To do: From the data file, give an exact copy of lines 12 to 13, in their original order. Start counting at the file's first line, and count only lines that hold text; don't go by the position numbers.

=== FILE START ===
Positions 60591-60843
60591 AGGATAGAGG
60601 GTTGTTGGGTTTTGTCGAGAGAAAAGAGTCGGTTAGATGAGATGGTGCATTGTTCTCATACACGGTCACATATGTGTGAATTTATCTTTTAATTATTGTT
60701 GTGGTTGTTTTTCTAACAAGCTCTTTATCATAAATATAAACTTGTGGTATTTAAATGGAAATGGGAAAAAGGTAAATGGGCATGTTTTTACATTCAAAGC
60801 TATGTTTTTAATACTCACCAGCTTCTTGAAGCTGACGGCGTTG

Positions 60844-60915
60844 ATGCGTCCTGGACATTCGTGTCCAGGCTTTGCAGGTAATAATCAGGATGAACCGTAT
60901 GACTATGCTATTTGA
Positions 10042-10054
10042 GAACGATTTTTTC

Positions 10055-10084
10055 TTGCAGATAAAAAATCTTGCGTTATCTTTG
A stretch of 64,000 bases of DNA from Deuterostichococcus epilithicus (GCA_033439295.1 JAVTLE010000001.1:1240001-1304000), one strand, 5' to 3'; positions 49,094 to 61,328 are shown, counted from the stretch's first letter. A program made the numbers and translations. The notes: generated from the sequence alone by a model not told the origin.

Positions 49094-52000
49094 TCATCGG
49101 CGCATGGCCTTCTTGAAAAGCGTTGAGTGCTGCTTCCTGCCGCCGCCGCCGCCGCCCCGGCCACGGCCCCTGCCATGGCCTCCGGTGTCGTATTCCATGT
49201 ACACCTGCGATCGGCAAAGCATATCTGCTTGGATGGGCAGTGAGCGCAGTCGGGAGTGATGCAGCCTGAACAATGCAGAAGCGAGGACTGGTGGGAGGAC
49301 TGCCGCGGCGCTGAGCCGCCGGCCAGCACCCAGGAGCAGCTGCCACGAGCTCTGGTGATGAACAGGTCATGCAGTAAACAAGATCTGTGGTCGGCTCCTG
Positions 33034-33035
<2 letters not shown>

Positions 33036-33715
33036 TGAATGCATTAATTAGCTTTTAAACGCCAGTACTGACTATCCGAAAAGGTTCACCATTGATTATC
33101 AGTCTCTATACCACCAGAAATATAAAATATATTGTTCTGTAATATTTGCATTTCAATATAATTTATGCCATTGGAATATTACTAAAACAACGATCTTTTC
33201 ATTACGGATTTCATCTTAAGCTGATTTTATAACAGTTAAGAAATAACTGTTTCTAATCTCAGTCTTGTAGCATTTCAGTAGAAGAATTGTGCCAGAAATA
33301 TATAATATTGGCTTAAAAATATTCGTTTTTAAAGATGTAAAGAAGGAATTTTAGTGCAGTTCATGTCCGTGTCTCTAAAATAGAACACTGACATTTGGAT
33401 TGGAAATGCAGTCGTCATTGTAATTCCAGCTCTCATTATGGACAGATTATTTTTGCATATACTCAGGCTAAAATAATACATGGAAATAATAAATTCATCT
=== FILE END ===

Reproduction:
10055 TTGCAGATAAAAAATCTTGCGTTATCTTTG
A stretch of 64,000 bases of DNA from Deuterostichococcus epilithicus (GCA_033439295.1 JAVTLE010000001.1:1240001-1304000), one strand, 5' to 3'; positions 49,094 to 61,328 are shown, counted from the stretch's first letter. A program made the numbers and translations. The notes: generated from the sequence alone by a model not told the origin.